Youth groups unite behind peasant caravan’s call for genuine land reform, immediate action on Hacienda Luisita
Peasants and farm workers who came from as far north as Cagayan Valley and as far south as Negros were joined today by progressive youth groups who affirmed the former’s call for genuine land reform as ‘urgent’ and a ‘youth interest’.
Anakbayan spokesperson Charisse Bañez said poor farmers would choose a genuine land reform program, such as the one advocated in House Bill 374 or the Genuine Agrarian Reform Bill, over government dole-outs ‘any day of the week’.
The Anakbayan leader noted that the justifications given for the government’s P21 billion Conditional Cash Transfer (CCT) program, such as its aim to encourage poor people to go to school and have medical check-ups, did not hold water since ‘many far-flung rural areas don’t even have schools and health centers in the first place’.
“If the president is really concerned with the welfare of the Filipino peasant, he will give them the means to have a proper diet, buy medicines, and send their children to school by raising their household incomes. This is possible only by giving them their own plot of farm land, and not by handing them P1400 a month” said Bañez, in reference to the maximum amount available to each family under the CCT.
NUSP national president Einstein Recedes meanwhile warned that the continued prevalence of landlessness in rural parts of the country, coupled with impending tuition and other fee increases next year in state colleges and universities due to budget cuts, would prove to be a ‘double whammy’ for college students from peasant families.
For his part, LFS national chairperson Terry Ridon called Aquino’s refusal to intervene in the ongoing Hacienda Luisita dispute proof of his ‘insincerity’ in addressing the issue of landlessness.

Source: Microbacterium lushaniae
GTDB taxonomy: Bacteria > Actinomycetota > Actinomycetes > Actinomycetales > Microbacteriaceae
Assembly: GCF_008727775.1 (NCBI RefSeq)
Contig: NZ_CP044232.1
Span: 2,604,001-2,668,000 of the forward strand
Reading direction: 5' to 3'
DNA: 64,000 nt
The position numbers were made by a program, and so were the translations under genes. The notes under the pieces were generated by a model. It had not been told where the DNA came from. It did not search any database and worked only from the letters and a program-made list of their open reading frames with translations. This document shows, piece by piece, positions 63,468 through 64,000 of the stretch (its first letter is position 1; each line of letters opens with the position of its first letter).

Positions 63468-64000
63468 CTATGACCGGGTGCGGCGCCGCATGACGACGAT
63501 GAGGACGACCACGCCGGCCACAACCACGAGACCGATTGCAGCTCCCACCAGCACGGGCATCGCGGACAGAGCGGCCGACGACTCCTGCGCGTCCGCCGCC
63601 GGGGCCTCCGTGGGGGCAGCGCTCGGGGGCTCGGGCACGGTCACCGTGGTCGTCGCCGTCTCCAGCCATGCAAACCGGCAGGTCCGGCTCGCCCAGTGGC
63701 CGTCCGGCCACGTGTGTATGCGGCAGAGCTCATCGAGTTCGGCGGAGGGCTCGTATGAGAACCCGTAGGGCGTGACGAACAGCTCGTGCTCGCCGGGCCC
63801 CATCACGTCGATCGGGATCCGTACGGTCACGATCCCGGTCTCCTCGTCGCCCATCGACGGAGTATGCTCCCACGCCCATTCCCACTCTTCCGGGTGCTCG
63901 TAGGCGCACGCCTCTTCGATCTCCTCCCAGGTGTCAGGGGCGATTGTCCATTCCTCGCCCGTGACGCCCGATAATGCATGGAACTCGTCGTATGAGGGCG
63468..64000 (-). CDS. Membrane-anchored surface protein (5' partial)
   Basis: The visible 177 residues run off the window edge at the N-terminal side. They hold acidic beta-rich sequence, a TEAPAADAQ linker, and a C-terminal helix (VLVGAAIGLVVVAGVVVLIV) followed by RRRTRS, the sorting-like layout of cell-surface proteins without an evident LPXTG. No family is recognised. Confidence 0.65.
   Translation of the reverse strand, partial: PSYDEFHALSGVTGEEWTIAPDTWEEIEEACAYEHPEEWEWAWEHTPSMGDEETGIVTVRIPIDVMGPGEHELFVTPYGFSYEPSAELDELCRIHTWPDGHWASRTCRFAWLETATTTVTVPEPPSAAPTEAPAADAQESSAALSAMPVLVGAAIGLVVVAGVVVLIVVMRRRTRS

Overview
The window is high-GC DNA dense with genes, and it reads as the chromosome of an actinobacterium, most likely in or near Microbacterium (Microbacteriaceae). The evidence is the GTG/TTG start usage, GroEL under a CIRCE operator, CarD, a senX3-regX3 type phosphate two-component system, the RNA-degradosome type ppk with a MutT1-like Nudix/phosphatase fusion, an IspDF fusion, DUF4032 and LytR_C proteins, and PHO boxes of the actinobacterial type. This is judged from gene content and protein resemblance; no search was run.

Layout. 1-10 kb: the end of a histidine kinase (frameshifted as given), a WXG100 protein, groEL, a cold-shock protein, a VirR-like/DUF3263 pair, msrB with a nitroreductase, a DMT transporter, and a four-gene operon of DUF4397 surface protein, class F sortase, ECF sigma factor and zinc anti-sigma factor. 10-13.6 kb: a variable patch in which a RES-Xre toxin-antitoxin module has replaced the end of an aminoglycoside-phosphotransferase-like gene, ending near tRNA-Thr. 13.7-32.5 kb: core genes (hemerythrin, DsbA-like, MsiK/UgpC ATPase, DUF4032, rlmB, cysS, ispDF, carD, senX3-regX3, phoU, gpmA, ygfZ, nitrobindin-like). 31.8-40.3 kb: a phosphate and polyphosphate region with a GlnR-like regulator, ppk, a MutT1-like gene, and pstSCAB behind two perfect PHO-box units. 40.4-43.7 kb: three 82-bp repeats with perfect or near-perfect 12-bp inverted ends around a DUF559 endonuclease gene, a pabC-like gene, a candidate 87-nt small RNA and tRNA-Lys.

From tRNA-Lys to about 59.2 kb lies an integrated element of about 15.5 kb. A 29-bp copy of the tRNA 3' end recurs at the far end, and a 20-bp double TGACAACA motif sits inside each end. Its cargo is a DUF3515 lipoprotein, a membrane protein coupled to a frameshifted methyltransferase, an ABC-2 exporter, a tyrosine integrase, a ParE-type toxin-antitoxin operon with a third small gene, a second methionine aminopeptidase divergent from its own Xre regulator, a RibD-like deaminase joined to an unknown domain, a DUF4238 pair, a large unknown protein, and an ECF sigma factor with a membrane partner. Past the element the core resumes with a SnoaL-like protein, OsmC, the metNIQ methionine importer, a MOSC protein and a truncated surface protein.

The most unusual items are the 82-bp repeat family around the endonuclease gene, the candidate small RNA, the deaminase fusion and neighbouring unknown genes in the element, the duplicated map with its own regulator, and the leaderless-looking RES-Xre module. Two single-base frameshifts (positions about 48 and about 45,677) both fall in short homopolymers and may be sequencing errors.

“It seems that the saying ‘birds of the same feather, stick together’ holds true for the fat Luisita predators who prey on landless peasants by dictating inhumane working terms such as their infamous P9.50 weekly wage” said Ridon.
Before operations in the Aquino-owned estate were stopped by a 2004 strike, and farm workers occupied a portion of it and planted it with palay and vegetables, they were dependent on the P9.50 weekly wage given by the owners of the hacienda.
Meanwhile, SCMP secretary-general Kristine Valerio dismissed the P4 billion received by the Akbayan partylist group as an ‘expensive whitewash’ for what is being widely criticized as a failed land reform program in the country.
“With the majority of farmlands still in the hands of landlords, it is dishonest for Akbayan to claim that their pork barrel fund will benefit the Filipino farmer” said the student leader.
She cited a report by the nationwide organization of Filipino farmers, the Kilusang Magbubukid ng Pilipinas (Peasant Movement of the Philippines), which said that out of 163,014 hectares which were targeted for distribution to farmers in 2009, only 64,329 were actually distributed.